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Multidisciplinary management of psychogenic non-epileptic seizures (dissociative seizures) in children - lessons learnt from an inpatient service experience

Geetha Anand, Kavinda Chandimal Dayasiri, Rebecca Hewitson, Jean Yong, Marian Perkins, Zenobia Zaiwalla
2020 Sri Lanka Journal of Medicine  
Psychogenic non-epileptic seizures (PNES) present difficulties in diagnosis and management and facilities to manage these children vary greatly. Objectives: This study aimed to evaluate the effect of a multi-disciplinary inpatient epilepsy/ neuropsychiatric service in improving outcomes of children with psychogenic non-epileptic seizures. Methods: This retrospective study identifies lessons learnt from managing children with PNES in a specialist inpatient facility in Oxford, United Kingdom over
more » ... United Kingdom over a ten-year period. Forty-two children were identified and categorised into 3 groups: group A (n=21) with one or more epileptic seizures prior to the onset of PNES; group B (n=6) with no epileptic events but interictal EEG showing epileptiform discharge and; group C (n=15) with no prior epileptic events and normal interictal EEGs. All patients received inpatient input for 6-8 weeks from a multidisciplinary team (MDT) led by a neuropsychiatrist and neurophysiologist with special interest in paediatric epilepsy, supported by experienced nurses, psychologists, occupational therapists and hospital schoolteachers. Results: Following initial investigations (including video-telemetry) to exclude organic pathology, a positive diagnosis of PNES was conveyed to the family, followed by several meetings to answer questions and explore non-drug interventions. Psychological therapies involved exploring areas of stress, introducing the 'idea of gain' and helping to develop alternative coping mechanisms. Anticonvulsants were gradually withdrawn in many cases. At discharge, episodes of PNES had stopped in the majority of children (20/21 (95%) in group A, 6/6 (100%) in group B and 12/15 (80%) in group C. Conclusion: In our series, the facility of an inpatient epilepsy/neuropsychiatric service allowed for rapid thorough assessment and subsequent successful management of PNES. Early involvement of an MDT allowed children and their parents the space to accept the diagnosis and move forward.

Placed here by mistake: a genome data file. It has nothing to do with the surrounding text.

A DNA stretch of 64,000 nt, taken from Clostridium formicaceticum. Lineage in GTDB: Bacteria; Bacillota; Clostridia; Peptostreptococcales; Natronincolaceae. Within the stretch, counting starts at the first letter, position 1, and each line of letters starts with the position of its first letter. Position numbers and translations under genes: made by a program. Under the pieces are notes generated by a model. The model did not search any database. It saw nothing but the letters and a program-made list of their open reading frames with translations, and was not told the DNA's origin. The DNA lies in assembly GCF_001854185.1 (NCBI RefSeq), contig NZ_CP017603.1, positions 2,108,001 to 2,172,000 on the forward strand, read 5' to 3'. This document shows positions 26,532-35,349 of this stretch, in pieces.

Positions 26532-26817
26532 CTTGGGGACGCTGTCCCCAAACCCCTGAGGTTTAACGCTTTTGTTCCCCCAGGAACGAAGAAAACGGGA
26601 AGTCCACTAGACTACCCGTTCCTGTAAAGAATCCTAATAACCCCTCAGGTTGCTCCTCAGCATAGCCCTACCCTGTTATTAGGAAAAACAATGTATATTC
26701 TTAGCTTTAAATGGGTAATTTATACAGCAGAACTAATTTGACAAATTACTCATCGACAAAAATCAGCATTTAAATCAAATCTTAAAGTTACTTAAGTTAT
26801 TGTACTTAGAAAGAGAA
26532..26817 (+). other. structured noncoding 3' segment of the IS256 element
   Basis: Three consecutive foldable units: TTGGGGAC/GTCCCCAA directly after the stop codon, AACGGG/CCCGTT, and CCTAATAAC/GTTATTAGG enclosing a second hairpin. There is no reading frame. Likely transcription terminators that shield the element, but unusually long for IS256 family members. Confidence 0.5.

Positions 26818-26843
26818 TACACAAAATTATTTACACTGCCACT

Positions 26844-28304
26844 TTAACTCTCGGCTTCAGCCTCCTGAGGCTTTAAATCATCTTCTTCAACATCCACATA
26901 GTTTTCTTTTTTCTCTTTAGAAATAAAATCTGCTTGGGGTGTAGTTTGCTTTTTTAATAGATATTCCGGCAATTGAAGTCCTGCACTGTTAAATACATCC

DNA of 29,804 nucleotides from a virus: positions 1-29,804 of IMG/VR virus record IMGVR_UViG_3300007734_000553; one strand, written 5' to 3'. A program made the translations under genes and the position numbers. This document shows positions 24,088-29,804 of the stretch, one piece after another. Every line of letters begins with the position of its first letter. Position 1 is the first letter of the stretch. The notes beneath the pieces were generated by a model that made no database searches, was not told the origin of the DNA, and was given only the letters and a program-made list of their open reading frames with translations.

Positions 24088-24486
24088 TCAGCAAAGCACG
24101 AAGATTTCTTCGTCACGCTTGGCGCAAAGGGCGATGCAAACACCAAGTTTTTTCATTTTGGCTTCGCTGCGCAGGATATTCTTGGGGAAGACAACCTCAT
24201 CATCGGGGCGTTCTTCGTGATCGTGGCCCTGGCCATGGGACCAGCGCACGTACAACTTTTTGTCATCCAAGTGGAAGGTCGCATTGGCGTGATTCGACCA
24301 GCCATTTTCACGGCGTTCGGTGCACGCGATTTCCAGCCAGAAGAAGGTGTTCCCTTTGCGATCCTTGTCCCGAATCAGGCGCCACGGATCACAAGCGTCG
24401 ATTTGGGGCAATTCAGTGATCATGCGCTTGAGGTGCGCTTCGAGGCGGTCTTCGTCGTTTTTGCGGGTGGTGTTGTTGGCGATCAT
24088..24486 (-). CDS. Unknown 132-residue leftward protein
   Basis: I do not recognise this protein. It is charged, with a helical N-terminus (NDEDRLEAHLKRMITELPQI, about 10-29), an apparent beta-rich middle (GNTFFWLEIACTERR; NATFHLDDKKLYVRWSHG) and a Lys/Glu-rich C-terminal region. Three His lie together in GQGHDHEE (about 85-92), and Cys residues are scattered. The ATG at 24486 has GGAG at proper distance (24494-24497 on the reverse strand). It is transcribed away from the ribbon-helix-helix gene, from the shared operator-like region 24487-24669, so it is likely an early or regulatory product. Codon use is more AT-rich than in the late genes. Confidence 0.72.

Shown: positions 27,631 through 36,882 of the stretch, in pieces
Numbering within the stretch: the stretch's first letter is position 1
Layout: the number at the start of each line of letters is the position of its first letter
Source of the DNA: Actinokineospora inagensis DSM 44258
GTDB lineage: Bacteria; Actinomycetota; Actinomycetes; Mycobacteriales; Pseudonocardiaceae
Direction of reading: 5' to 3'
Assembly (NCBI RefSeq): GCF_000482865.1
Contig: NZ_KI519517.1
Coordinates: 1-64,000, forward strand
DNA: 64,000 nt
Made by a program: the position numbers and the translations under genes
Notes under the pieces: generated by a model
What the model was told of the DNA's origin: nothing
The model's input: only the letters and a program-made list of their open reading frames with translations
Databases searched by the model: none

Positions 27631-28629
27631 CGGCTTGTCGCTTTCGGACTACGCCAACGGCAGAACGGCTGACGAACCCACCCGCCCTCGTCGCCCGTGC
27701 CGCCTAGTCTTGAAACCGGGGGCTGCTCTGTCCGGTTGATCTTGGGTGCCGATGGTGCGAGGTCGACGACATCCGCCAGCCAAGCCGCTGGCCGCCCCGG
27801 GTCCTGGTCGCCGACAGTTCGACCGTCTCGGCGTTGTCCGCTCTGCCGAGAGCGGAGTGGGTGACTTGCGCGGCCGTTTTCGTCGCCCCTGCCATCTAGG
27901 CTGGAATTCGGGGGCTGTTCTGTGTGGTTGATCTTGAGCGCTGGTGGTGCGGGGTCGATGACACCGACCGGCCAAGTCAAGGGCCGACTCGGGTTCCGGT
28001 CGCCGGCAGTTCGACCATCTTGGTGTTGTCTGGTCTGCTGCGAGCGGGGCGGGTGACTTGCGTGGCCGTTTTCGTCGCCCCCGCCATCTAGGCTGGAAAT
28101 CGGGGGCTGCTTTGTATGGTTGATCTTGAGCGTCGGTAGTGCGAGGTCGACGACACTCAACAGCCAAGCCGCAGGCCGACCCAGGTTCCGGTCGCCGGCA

doi:10.4038/sljm.v29i1.149 fatcat:hzgowlz5bbcxvpb2zwm6bsurfq